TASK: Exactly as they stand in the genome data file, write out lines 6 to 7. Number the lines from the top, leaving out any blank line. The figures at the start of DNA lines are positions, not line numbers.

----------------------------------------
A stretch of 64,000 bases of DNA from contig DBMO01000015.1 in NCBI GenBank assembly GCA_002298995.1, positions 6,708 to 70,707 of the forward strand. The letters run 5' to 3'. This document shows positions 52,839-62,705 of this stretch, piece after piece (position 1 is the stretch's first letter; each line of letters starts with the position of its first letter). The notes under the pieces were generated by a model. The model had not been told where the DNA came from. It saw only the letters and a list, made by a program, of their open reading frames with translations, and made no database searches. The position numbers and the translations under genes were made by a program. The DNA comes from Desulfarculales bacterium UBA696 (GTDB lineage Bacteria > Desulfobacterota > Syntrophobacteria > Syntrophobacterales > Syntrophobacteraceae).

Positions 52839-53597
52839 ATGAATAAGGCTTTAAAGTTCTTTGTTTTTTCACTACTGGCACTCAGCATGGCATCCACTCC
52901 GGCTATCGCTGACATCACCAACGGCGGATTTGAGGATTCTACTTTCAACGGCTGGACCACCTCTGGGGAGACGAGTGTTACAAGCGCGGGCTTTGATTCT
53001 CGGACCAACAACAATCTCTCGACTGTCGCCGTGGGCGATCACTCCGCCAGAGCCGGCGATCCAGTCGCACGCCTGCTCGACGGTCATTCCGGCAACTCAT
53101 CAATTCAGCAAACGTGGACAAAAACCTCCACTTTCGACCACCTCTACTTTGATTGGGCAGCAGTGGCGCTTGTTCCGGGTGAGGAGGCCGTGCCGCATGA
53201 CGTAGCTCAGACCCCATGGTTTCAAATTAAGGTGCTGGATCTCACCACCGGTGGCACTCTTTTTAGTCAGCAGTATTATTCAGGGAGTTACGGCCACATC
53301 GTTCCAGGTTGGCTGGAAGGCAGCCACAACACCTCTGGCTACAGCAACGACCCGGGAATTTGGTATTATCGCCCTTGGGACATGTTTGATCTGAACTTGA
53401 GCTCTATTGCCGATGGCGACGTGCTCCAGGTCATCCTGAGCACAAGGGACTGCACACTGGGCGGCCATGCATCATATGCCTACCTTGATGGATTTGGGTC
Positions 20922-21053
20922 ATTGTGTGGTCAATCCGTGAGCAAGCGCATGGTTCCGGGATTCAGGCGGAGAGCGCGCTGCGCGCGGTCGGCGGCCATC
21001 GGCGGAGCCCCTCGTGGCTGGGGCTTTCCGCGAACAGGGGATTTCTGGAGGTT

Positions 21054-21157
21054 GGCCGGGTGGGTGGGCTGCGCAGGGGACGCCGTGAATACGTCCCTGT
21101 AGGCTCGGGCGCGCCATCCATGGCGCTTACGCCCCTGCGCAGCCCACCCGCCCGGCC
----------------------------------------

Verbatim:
53101 CAATTCAGCAAACGTGGACAAAAACCTCCACTTTCGACCACCTCTACTTTGATTGGGCAGCAGTGGCGCTTGTTCCGGGTGAGGAGGCCGTGCCGCATGA
53201 CGTAGCTCAGACCCCATGGTTTCAAATTAAGGTGCTGGATCTCACCACCGGTGGCACTCTTTTTAGTCAGCAGTATTATTCAGGGAGTTACGGCCACATC